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What Companies Get Canceled For

This is a syndicated repost courtesy of Statista | Infographics. To view original, click here. Reposted with permission.

The number one reason to “cancel” a brand – or at least boycott or protest them – is the mistreatment of animals. Animal cruelty was named as the top reasons why consumers would give up on a brand in all three countries included in the Cancel Culture survey which is a content special of the Statista Global Consumer Survey. 44 percent of the more than 1,500 U.S. respondents said they would give companies mistreating animals the boot, ahead of the mistreatment of workers at 41 percent. UK respondents saw things similarly, while in Germany, worker mistreatment only came in rank six after environmental harm, corruption, health concerns around products and racism.

18 percent of U.S. respondents said they had boycotted a brand before over practices seen as unethical. 15 percent said they had spoken with their friends and family about their concerns around a brand, while 16 percent said they had posted about these concerns on social media. While only 21 percent of Americans said that they would never boycott a brand or otherwise attack them over their business practices, 50 percent said that they had actually never done so before.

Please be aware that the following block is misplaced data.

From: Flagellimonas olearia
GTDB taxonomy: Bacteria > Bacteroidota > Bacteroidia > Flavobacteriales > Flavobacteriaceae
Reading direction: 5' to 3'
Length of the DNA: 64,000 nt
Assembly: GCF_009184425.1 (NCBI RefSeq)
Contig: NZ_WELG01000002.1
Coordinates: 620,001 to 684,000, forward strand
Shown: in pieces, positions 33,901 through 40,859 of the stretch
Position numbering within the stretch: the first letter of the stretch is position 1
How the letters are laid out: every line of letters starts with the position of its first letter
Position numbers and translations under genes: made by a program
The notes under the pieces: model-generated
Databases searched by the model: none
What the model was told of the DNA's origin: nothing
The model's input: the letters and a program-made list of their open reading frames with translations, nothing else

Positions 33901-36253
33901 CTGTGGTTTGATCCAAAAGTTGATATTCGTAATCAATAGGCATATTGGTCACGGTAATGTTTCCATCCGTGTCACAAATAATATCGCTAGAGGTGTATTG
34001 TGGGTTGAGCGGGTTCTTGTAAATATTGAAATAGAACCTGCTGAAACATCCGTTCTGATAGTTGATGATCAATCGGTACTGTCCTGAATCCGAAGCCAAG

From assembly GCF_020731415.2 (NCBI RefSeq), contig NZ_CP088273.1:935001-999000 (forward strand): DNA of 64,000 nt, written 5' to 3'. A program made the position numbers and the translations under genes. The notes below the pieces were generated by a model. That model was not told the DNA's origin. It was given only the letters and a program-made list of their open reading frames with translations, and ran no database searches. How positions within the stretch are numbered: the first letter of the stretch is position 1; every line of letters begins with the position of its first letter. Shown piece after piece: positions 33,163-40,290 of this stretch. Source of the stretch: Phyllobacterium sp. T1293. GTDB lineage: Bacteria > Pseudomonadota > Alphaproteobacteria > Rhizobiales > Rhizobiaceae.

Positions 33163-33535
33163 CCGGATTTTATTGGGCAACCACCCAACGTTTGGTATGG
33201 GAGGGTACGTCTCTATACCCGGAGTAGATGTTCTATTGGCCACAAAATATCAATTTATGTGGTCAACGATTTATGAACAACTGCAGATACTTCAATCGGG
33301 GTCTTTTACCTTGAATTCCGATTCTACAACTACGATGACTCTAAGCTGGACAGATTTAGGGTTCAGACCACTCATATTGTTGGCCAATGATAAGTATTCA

This chart shows the share of U.S. respondents who would boycott a brand for the following reasons (in percent).

U.S. adults who would boycott a brand reasons

Wall Street Examiner Disclosure: Lee Adler, The Wall Street Examiner reposts third party content with the permission of the publisher. The opinions expressed in these reposts are not those of the Wall Street Examiner or Lee Adler, unless authored by me, under my byline. I curate posts here on the basis of whether they represent an interesting and logical point of view, that may or may not agree with my own views. Some of the content includes the original publisher's promotional messages. No endorsement of such content is either expressed or implied by posting the content. All items published here are matters of information and opinion, and are neither intended as, nor should you construe it as, individual investment advice. Do your own due diligence when considering the offerings of information providers, or considering any investment.

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